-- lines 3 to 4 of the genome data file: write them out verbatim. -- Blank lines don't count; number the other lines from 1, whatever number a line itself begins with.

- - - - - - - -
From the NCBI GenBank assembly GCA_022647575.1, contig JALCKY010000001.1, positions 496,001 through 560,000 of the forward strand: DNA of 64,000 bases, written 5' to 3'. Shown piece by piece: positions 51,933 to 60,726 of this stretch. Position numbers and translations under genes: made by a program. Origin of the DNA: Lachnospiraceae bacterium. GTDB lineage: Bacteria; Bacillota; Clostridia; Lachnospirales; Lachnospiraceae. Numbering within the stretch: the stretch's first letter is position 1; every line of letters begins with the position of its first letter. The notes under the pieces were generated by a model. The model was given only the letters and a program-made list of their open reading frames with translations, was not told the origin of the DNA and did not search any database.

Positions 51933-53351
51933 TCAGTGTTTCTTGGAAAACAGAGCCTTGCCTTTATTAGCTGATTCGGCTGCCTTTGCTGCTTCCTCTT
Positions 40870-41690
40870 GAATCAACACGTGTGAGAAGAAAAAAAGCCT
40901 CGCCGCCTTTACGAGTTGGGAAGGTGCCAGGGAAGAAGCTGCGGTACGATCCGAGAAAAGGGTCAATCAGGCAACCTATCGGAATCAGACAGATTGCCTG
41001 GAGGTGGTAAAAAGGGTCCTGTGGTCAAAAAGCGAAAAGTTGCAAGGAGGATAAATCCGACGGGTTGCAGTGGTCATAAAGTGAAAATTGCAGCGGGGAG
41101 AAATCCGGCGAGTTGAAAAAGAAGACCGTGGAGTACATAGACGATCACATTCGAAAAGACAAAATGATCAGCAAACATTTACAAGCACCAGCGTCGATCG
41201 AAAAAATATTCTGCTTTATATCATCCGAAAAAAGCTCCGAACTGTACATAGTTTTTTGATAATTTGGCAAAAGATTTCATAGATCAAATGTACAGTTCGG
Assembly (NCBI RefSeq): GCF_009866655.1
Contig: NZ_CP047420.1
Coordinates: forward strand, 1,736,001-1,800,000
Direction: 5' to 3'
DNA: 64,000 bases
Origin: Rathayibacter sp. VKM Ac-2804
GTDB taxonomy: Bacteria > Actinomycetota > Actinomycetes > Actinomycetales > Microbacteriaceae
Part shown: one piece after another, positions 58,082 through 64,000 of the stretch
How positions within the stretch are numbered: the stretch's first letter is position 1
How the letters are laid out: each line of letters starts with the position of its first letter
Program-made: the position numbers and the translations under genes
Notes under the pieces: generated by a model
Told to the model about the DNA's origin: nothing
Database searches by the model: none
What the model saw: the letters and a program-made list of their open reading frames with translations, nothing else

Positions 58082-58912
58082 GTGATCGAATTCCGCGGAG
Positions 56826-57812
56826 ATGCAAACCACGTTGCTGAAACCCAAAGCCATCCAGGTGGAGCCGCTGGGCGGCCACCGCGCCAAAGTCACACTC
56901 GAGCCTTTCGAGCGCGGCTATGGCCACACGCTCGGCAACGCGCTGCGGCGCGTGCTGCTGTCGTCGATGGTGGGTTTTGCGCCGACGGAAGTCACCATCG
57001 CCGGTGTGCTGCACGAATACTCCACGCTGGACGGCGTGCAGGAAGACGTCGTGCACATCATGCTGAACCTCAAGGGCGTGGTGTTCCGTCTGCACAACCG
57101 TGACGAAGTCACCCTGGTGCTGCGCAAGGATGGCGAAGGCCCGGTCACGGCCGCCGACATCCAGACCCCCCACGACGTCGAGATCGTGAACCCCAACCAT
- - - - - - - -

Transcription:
51933 TCAGTGTTTCTTGGAAAACAGAGCCTTGCCTTTATTAGCTGATTCGGCTGCCTTTGCTGCTTCCTCTT
Positions 40870-41690